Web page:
Today in 1909, US Patent 921032 A was issued, an invention of Ralph Waldo Webster and Leuig Chew, for their “Counter-Pressure Bottling-Machine for Beer, Mineral Waters, and the Like.” There’s no Abstract, and all it says in the description is that Schwartz “invented new and useful Improvements in Counter-Pressure Bottling-Machines for Beer, Mineral Waters, and the Like,” which is essentially the title. A bit more is subsequently added, saying the “invention relates to improvements in machines for filling bottles, jars, and other like vessels, in which a counter-pressure is created to enable beers, mineral waters, and the like, having a natural or artificial condition or pressure, to be bottled Without undue foaming or loss of condition.” For the rest, you have to dive into a full reading of the application.

Patent No. 4383040A: Fermentation Process And Apparatus

Today in 1983, US Patent 4383040 A was issued, an invention of Richard Fricker, for his “Fermentation Process and Apparatus.” Here’s the Abstract:

A method for continuous fermentation in which carbohydrate solution is fed continuously into a fermentation zone containing substantially homogeneously distributed yeast and carbohydrate solution whereby the carbohydrate is fermented to ethanol, a proportion of the fermenting liquid continuously passing to a pressurized settling tank, yeast depleted liquid being withdrawn from the upper part of the settling tank and yeast enriched liquid being withdrawn from the lower part of said tank and returned to the fermentation zone, a proportion of yeast being withdrawn without being returned to the fermentation zone, said proportion being such that the concentration of yeast in the fermentation zone is substantially constant, and the pressure within the settling tank is sufficient to prevent the formation of gaseous carbon dioxide. The method enables rapid continuous fermentation to take place using high concentrations of yeast.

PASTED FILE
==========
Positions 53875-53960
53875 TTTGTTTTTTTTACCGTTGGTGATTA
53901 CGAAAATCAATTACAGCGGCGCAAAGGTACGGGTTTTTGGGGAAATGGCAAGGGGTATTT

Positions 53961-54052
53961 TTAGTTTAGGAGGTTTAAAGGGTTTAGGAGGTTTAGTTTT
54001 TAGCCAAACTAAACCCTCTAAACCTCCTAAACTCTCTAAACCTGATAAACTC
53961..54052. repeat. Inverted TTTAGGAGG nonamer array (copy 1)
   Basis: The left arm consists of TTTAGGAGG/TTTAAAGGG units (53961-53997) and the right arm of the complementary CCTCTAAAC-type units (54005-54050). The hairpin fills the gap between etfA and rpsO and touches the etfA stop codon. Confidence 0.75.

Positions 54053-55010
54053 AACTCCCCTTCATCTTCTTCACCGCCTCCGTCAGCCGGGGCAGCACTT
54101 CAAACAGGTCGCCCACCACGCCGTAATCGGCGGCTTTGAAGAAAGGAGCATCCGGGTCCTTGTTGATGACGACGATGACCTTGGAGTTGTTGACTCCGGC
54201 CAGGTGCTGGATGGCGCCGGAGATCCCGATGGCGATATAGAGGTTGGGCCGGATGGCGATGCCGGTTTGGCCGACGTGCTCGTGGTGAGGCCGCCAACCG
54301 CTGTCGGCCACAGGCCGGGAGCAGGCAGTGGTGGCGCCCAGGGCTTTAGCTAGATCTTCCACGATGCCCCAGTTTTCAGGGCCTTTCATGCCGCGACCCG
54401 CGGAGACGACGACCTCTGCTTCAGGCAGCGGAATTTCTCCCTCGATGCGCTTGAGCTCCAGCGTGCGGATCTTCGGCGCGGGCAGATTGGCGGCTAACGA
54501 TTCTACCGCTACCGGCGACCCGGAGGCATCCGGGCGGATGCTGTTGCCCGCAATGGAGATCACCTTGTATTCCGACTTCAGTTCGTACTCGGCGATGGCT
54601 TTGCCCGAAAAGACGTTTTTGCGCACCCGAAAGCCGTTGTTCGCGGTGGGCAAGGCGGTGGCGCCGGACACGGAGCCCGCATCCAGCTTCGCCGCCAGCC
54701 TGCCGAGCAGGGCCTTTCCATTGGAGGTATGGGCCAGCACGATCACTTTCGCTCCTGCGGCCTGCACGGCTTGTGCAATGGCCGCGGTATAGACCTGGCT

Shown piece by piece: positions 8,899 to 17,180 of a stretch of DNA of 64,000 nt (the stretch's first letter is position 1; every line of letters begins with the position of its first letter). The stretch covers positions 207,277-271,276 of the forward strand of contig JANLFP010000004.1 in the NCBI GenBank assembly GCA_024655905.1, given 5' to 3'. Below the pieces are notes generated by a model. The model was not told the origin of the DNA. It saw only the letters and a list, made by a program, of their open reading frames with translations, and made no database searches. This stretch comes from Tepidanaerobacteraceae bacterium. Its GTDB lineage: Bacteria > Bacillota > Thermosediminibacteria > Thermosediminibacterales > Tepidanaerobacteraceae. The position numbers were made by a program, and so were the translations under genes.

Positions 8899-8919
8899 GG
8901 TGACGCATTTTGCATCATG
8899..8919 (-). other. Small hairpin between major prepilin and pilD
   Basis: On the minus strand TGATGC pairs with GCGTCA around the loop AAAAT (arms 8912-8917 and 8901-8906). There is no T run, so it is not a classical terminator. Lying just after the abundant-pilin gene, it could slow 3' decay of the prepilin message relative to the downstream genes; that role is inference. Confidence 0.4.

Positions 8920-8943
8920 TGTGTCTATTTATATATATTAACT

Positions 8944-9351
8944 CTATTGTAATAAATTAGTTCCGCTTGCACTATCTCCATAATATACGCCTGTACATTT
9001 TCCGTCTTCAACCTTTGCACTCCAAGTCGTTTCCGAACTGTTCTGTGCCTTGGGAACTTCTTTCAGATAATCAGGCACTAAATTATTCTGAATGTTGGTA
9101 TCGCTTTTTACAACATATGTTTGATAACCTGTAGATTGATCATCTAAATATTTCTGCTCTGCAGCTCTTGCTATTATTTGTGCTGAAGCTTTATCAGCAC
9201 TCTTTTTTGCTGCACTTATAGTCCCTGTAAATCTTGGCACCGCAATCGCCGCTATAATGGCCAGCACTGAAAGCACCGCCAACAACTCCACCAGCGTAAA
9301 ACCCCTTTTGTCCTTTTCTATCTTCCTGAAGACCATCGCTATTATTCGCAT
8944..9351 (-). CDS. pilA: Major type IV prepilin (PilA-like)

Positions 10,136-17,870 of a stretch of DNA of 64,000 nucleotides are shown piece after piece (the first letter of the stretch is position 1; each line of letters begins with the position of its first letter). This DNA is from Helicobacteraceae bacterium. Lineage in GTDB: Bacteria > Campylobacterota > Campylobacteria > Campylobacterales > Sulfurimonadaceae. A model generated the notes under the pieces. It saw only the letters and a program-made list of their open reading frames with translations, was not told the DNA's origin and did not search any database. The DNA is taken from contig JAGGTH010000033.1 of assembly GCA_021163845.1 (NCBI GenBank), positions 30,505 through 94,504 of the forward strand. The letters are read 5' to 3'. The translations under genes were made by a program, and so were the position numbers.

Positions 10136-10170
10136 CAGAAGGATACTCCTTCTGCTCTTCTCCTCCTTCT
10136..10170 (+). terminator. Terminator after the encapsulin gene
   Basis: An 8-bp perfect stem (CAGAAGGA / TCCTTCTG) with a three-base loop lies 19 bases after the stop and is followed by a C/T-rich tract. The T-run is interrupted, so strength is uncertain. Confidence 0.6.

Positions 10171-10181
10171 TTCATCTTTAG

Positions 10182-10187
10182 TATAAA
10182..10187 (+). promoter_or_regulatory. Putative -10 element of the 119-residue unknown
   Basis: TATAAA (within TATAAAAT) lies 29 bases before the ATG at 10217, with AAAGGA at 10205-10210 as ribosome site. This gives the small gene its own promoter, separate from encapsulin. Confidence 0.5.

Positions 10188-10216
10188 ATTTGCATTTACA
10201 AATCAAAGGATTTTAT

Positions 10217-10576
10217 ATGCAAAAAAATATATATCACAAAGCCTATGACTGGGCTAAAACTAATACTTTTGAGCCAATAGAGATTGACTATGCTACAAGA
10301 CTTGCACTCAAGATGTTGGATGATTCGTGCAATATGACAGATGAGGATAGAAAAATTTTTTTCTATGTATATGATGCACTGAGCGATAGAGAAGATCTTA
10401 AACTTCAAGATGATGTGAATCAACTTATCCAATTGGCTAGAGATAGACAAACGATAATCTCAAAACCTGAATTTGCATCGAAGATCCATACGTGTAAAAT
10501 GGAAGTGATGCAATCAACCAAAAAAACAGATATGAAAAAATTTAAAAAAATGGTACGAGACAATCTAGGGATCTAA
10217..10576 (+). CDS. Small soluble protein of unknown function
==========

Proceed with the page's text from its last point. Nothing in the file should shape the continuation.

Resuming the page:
Patent No. 2936236A: Method Of Draining Off Wort From A Straining Tank

Today in 1960, US Patent 2936236 A was issued, an invention of Robert C. Gadsby, Schwaiger Joseph, and Frank H. Schwaiger, assigned to Anheuser Busch, for their “Method of Draining Off Wort From a Straining Tank.” There’s no Abstract, but the description states that the “invention relates to a straining tank or grain extractor or lauter tub, and more particularly to a new type of straining tank for use in the brewing industry to remove extract from brewers grains. This divisional application relates to the method of straining employed by said straining tank.”

Patent No. 114671A: Improvement In The Manufacture Of Yeast And In The Application Of The Same In Mashing And Brewing

Today in 1871, US Patent 114671 A was issued, an invention of Duby Green, for his “Improvement in the Manufacture of Yeast and in the Application of the Same in Mashing and Brewing.” There’s no Abstract, and in the description there’s never really any simple overview or summation of the invention, Green just dives right it to explaining his formula and how it works. I guess he figured the crazy long title was enough.